The Institute of Fundraising 'Manifesto for Change' and a recruiter’s role in supporting it

November 2018 saw the Institute of Fundraising launch ‘The Change Collective’, a new movement seeking to create a more equal and diverse sector.

Within that, the Manifesto for Change is a welcome publication highlighting some of the key issues facing the sector. Such as under representation of BAME and LGBT+ fundraisers, as well as the lack of progression for women into leadership roles and broader accessibility of roles within the sector.

There are a range of issues highlighted here and it will take this kind of conversation to realise the changes necessary in addressing them.

Talking about these issues is a good start and caused me to reflect on the role I can play in supporting organisations. Helping them challenge existing processes that could be contributing to a lack of diversity or presenting significant challenges in career progression for certain groups.

Creating candidate diversity in charity recruitment

I have worked for several years with a range of charities and non-profit organisations, both UK and international in their focus.

The report made me consider how often I’m asked to encourage applications from under-represented groups and create diversity within our field of candidates.

I can only remember three instances in 11 years of recruiting fundraising roles into the charity sector where I have been asked this question by a charity.

If this isn’t being spoken about at recruitment stage, it’s no surprise that there are issues for different groups within the sector on the receiving end of structures and processes that either don’t attract them to roles or, worse still, exclude them.

Creating a better fundraising environment through diversity

The challenge is clear – charities want the best fundraisers. Pressure to raise vital funds means diversity can become an afterthought, thus perpetuating the problem.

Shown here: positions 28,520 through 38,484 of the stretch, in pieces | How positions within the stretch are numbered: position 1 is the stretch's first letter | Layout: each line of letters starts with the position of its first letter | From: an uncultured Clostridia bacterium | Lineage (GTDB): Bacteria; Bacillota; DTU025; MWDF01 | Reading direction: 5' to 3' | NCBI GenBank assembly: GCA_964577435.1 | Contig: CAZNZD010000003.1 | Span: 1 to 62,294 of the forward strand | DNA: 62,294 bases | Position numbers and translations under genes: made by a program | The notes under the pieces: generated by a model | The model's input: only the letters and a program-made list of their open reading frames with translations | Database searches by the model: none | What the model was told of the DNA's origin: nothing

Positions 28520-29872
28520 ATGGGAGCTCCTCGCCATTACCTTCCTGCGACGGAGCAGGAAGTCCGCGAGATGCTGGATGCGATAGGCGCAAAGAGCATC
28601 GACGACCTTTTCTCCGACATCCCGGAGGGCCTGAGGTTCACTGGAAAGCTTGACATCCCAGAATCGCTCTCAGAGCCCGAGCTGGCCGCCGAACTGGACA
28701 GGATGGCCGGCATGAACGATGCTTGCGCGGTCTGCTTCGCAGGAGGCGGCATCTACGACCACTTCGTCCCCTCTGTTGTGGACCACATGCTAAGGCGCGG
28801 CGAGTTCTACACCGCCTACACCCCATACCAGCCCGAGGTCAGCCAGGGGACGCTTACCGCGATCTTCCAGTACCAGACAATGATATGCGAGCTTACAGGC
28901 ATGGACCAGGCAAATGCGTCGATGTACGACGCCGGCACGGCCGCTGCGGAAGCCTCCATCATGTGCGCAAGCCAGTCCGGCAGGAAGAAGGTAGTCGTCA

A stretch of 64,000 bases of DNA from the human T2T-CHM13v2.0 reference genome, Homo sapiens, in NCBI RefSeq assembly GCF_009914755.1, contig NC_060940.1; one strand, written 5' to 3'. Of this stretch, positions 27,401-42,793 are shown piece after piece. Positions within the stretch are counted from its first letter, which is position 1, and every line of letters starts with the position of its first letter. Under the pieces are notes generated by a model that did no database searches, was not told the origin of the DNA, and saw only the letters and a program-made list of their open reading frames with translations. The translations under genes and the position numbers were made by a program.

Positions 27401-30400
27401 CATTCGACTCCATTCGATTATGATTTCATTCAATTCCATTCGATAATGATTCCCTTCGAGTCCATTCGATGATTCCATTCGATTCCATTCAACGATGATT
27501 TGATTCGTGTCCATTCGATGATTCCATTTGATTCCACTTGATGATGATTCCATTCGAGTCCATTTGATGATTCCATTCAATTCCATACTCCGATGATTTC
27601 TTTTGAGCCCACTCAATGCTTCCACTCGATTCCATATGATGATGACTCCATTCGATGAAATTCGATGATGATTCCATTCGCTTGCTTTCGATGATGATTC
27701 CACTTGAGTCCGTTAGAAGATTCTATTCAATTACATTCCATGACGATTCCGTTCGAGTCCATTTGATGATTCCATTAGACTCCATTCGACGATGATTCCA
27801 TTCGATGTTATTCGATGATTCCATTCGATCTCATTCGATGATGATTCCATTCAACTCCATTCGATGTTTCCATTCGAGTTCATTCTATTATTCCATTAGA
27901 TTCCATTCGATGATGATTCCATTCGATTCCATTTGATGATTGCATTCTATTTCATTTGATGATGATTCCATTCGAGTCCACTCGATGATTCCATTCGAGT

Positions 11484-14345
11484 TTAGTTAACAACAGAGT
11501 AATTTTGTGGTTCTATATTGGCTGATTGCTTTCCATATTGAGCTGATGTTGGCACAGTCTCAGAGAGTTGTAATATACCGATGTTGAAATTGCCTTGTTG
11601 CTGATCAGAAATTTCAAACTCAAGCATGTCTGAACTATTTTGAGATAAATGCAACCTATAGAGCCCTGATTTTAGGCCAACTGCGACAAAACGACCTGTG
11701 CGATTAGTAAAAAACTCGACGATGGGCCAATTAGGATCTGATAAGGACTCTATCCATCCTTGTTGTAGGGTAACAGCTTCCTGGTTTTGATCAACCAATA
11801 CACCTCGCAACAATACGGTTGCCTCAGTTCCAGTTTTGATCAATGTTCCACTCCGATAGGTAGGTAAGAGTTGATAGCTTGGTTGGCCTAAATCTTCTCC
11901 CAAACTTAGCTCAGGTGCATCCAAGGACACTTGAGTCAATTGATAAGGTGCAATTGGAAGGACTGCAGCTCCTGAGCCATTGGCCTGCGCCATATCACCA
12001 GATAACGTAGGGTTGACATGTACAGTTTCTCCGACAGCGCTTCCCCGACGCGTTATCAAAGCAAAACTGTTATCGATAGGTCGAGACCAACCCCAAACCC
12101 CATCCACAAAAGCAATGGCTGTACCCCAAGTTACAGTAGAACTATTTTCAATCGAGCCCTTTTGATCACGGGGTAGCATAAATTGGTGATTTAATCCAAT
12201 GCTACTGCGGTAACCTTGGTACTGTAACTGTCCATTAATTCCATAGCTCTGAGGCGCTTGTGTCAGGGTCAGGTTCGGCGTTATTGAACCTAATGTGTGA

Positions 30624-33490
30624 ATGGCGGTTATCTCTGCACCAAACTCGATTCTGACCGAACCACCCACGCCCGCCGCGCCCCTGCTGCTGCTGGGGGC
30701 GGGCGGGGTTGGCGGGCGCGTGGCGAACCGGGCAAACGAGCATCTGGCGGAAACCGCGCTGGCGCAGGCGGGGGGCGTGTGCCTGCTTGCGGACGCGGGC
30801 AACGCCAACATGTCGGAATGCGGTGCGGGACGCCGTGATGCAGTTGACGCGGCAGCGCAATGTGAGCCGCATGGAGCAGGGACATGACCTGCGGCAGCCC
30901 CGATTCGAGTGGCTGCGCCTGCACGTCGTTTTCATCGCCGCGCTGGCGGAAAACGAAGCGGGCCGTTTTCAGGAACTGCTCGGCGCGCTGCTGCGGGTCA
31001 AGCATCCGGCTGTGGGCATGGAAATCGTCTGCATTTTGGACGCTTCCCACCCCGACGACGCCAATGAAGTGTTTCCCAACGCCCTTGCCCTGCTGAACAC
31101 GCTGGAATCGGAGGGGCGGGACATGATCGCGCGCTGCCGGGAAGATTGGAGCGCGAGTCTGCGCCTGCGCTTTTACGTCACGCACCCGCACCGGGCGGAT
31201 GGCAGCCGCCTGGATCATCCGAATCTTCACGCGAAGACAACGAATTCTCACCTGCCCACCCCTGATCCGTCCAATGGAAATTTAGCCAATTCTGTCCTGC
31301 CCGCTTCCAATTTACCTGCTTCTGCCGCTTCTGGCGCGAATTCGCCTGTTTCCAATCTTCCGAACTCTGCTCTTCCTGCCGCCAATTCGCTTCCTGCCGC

It’s only in challenging our ideas that we will see the changes needed to create a more diverse, fairer sector that makes for a happier, more successful and profitable fundraising environment. Where pre-conceived ideas are challenged and different life experiences bring alternative perspectives.

The research across various industries is clear: that businesses with gender diversity do better than those without, as do businesses with ethnic and racial diversity in management.

Millennials are also more interested in working for diverse organisations than previous generations, highlighting this as an important consideration when deciding on an employer.

Challenging preconceptions and what simple steps to take when running recruitment processes

Perhaps all recruitment businesses should be asking their clients to think about how we can address these issues when running recruitment processes and take the steps that will encourage more diversity across the board.

This can be simple measures such as: assessing the criteria laid out on a person specification, thinking about how candidates with differing experience might also be able to deliver in a role or reviewing the language used in writing job adverts – so important when encouraging different groups to consider a vacancy.

Collectively, we can challenge preconceived ideas for certain roles on how someone will look, whether they attended university, and what these things mean to their chances of success within a role.